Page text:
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      • philosofool says:

        You don’t need to throw in a live game to practice pitching. I thnk the issue has more to do with bullpen management than player development.

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  2. Sox27 says:

    I happen to agree with Cooper that having Sales go from starter to reliever during the season is not good for him or the 2011 White Sox. There needs to be a determination made as to what his role will be. Obviously, he has more value as a starter than a reliever; however, with the White Sox all in approach for 2011 I think Sale actually may be better served staying in the bullpen for 2011. The pen already has some question marks and a two-headed monster of Sale and Thornton can prove to be nasty, especially against the strong left-handed hitters for that evil team from the North. After 2011 the Sox have 2 holes in their rotation with Buehrle and E-Jack’s contracts running out, so he slides in for 2012. If the objective is to win the Central and make a run at the World Series in 2011, I think Sale is better suited to stay in the pen personally then moving to the rotation thereafter.

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  3. Mitchello says:

    Given his lack of experience, wouldn’t it make sense to just keep him in AAA until a starter gets hurt?

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  4. Detroit Michael says:

    Regarding the article’s penultimate sentence, I disagree. It probably is more likely than one of the five starters will be injured or ineffective when Jake Peavy is ready to move into the 2011 White Sox starting rototation so that the problem of having six starters will solve itself. If everyone is healthy and effective simultaneously, then yes the most obvious move is to shift Chris Sale back to the bullpen.

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    • MikeS says:

      Certainly pitchers get hurt and that could happen but the White Sox have been one of the healthier teams in baseball for years. There were some articles written around here to that affect fairly recently. It is possible that all the starters stay healthy all year. Except for Peavy, good health is the rule, not the exception in that organization.

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  5. realitypolice says:

    The signing of Ohman implies they really do intend to keep him in the rotation.

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  6. Sox27 says:

    Sale spending a day in AAA this year doesn’t make sense for this team. Kenny Williams has clearly indicated he’s going for it in 2011, so having a pitcher of that caliber down in Charlotte just doesn’t serve a purpose for this team, this year.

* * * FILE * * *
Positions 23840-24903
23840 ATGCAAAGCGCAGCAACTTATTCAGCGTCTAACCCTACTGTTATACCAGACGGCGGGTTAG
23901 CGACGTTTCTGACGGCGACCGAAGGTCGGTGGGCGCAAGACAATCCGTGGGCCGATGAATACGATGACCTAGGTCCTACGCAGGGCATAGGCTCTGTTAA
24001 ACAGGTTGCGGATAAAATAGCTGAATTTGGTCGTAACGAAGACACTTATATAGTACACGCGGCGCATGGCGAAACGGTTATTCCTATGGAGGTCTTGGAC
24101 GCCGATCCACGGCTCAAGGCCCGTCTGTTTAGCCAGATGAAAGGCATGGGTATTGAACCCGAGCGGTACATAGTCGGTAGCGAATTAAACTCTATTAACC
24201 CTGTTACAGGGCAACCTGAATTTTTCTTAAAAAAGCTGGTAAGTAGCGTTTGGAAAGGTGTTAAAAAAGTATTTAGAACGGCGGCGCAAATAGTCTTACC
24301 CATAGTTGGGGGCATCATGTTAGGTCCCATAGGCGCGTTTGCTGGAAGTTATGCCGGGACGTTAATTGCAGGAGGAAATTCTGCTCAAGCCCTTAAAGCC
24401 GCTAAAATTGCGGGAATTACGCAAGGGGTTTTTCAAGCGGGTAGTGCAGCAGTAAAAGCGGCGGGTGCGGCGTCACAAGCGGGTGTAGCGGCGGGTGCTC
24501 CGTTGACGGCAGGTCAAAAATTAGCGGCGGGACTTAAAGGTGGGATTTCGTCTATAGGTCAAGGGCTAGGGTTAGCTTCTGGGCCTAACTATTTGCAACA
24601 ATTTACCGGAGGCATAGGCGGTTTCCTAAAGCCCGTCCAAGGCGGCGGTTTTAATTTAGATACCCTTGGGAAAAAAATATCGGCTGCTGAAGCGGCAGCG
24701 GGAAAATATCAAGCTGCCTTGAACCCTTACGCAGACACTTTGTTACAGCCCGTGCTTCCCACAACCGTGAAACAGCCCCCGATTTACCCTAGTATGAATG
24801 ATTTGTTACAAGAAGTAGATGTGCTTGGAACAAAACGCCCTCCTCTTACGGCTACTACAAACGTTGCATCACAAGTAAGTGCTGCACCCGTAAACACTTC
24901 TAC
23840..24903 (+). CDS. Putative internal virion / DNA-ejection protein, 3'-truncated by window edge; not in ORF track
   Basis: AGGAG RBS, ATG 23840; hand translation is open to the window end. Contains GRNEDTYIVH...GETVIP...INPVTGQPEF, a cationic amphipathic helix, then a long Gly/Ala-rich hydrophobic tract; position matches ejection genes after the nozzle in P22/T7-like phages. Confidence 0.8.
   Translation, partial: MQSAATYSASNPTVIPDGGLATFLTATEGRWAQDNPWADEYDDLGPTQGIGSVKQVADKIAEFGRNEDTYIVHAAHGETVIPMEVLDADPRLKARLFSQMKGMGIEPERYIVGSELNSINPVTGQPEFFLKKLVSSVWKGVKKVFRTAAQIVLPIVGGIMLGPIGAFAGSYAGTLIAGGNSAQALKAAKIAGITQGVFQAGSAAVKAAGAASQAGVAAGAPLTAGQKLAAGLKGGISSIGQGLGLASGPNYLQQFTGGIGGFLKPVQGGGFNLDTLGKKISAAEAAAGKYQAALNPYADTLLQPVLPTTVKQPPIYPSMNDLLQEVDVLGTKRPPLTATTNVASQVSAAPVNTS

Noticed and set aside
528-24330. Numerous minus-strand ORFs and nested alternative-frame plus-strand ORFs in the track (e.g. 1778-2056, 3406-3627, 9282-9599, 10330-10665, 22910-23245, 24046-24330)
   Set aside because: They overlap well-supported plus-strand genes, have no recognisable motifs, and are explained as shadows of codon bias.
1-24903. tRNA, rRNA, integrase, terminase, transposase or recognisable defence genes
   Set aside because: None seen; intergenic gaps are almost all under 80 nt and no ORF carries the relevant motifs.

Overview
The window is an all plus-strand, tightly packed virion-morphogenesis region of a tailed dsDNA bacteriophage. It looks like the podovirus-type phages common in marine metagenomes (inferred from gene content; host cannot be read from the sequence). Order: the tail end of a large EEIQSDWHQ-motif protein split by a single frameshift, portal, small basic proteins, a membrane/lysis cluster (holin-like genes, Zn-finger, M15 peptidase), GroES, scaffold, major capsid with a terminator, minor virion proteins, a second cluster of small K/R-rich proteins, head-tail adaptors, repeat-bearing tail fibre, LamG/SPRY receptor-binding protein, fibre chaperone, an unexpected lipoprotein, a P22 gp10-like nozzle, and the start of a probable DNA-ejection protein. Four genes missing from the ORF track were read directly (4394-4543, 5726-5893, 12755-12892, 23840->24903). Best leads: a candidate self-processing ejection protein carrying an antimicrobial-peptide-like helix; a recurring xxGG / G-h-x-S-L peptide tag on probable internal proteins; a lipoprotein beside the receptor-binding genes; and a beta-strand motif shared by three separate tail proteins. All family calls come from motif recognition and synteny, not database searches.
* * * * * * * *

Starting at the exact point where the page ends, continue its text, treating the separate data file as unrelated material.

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    • Jacob says:

      Sale only has 33.2 IP combined between MLB and the minors. So starting him off in AAA at the beginning of the season and letting him get his feet wet a bit more wouldn’t be the worst thing in the world. Peavy’s health is always a big question mark, and even if he doesn’t break down at some point during the season there is a high probability that someone else in the rotation will. Sale would then be ready to fill in for the White Sox whenever he is needed.

      He may have more value to the team as a fill-in starter for a portion of the season than as a reliever for the entire season, depending on how much time the White Sox starters spend on the DL. It would also put him in good position for 2012 to enter the rotation permanently when Buehrle and Jackson come off the books.

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  7. CircleChange11 says:

    David Price and Adam Wainwright as the two most successful recent examples of young reliever, very good starter.

    IMO, it’s what should happen with both Chapman and Sale.

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    • The Duder says:

      Except Chapman needs another pitch…100 mph cutter? That might do…

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      • tbr says:

        Long term I don’t think either Sale or Chapman is going to be a starter because neither has solid secondary pitches.

        Sale looks to me like his arm is going to fall off at any time.

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      • The Duder says:

        Chapman’s slider is filthy nasty, but I don’t think he even has a third pitch. If he can squeak by with an average changeup then he’ll be fine.

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      • SeanP says:

        He could probably learn a splitter.

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      • blackout says:

        “neither has solid secondary pitches”